Avenues of communication have dramatically expanded over the past few decades, with email, social media, the proliferation of mobile phones, and text messaging making it easier and easier to make contact with the vast majority of people. Whether they want to be in contact with us or not.

Rules for service of process in most jurisdictions were written long before these developments. It remains the rule that when serving process (notifying a defendant that a lawsuit has been filed against him/her/it), personal service (hand delivery) is required. And that requirement is not likely to go away anytime soon, for the simple reason that there is no more effective way to ensure that someone is informed that he/she/it is being sued than to deliver the lawsuit into that person’s hands.

But sometimes a process server can’t find the defendant for personal service. If the plaintiff has made a diligent search for the defendant and still can’t find him/her/it, the rules in most jurisdictions allow for substitute service of process, where service of process can be transmitted to the defendant by some means other than in-person delivery.

In the realm of substitute service of process, the reality that so many forms of communication are now available is beginning to have an impact. Despite that rules of court have not changed, courts are now taking into account the availability of modern forms of communication when considering both whether a plaintiff has made sufficient efforts to locate the defendant before resorting to substitute service of process, and the means that should be used to deliver the lawsuit to the defendant when substitute service of process is appropriate.

Coastal Capital Venture, LLC v. Integrity Staffing Solutions, Inc., a recent decision of Florida’s Second District Court of Appeal (2nd DCA) in Lakeland, Florida, illustrates how modern forms of communication have impacted the search a plaintiff must make before resorting to substitute service of process. In that case (in which Bushell Appellate Law, P.A. represents the defendants/appellants) the plaintiff obtained a default judgment after using substitute service of process by mailing a copy of the lawsuit to the Secretary of State.

The plaintiff contended that substitute service of process was appropriate, because it had conducted a diligent search. It had tried multiple times to serve the defendants at a condominium they owned, and had hired an investigator to conduct a “skip trace,” which did not uncover another address for them.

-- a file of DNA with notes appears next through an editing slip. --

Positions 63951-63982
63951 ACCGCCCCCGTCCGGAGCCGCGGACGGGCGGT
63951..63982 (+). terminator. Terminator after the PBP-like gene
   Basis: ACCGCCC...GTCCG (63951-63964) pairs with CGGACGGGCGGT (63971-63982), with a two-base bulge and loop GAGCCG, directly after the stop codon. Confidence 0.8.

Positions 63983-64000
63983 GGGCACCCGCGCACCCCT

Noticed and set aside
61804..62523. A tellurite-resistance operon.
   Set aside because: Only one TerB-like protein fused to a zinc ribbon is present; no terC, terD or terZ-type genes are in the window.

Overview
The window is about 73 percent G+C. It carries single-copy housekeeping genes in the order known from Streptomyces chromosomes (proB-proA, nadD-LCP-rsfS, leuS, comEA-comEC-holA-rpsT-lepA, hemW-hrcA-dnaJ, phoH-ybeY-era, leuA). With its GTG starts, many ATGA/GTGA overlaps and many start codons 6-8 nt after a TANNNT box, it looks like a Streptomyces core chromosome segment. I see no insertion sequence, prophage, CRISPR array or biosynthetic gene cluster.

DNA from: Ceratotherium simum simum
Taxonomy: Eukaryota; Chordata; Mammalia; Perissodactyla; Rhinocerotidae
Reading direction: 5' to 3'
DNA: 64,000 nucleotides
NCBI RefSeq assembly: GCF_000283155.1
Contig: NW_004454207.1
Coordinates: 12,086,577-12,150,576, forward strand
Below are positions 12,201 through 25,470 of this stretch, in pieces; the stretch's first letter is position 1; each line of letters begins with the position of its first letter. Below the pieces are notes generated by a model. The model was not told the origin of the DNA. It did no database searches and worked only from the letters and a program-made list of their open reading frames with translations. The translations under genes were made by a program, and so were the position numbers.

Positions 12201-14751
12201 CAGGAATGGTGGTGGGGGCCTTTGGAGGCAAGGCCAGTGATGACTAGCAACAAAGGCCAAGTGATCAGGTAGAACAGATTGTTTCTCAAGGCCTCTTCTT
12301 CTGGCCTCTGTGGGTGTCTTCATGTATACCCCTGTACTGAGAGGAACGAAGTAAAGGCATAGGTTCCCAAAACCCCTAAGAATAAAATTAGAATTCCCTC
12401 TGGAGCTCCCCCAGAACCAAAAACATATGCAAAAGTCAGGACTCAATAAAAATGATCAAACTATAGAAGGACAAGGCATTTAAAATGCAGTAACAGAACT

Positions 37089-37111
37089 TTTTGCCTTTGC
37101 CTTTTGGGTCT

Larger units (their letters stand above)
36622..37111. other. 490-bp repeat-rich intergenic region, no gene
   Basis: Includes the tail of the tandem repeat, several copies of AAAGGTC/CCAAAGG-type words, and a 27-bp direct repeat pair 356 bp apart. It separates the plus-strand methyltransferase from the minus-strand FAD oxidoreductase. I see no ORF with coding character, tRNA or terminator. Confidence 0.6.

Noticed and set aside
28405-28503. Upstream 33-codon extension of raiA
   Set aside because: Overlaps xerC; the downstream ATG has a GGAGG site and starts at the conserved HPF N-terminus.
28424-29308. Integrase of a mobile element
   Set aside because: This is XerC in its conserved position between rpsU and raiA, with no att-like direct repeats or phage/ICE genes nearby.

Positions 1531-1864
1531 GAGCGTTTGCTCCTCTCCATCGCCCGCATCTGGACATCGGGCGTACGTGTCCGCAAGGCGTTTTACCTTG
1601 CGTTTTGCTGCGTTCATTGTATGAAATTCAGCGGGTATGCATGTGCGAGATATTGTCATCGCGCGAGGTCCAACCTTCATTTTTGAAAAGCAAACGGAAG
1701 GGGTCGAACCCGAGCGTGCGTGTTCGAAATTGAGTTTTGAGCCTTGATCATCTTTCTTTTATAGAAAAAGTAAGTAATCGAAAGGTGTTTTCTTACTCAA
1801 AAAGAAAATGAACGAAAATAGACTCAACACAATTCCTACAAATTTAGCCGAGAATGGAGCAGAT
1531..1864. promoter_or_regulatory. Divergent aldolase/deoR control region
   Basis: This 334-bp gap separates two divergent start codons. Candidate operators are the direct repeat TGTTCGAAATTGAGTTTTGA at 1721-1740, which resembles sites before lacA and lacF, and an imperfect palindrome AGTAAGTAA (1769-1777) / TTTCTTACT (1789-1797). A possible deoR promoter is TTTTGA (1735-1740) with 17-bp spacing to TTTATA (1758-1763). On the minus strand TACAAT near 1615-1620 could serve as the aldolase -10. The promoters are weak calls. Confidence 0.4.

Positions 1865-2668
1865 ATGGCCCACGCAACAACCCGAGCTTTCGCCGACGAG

But the defendants/appellant argued, and the 2nd DCA agreed, that the search was inadequate because the plaintiff had failed to look to the most obvious source to find out where the defendants could be served. Here’s where modern communication came into play: the plaintiff’s president and one of the defendants (who was the principal of the two corporate defendants and the husband of the other individual defendant) had been exchanging text messages during the time period when the plaintiff was trying to serve process. And despite text messages from the defendant saying he was in California, the plaintiff didn’t ask the defendant where he could be located and served with process.

Coastal Capital stands as a lesson that if a plaintiff has a defendant’s cellphone number (as is frequently true in commercial and family litigation and some other types of disputes), the plaintiff must try calling and texting the defendant before resorting to substitute service. And there is no reason to think that the result would have been different if the plaintiff had had the ability to contact the defendant via social media rather than text messaging.      

On the other side of the coin are some recent decisions on how substitute service should be carried out. The goal of service of process, after all, is to make sure the defendant has notice of the lawsuit. So courts have understandably begun recognizing that communication via social media can be an effective way to accomplish substitute service of process. For example, a New York family court judge recently issued an order allowing service of process to be made via Facebook (in conjunction with service by regular mail to the last known physical address) after attempts to locate the defendant at her last known physical address were unsuccesful.

And a few federal court decisions have also authorized substitute service of process via email and social media, but so far they have been confined to substitute service on international defendants. One such decision authorized substitute service of process via Facebook in conjunction with email, while another authorized substitute service via Facebook and Linkedin in conjunction with email. 

Service of process rules may not have changed as means of communication have expanded. But as court are increasingly recognizing, newer means of communication should not be ignored when deciding whether substitute service is appropriate, or in deciding the best way to effectuate substitute service when it is appropriate.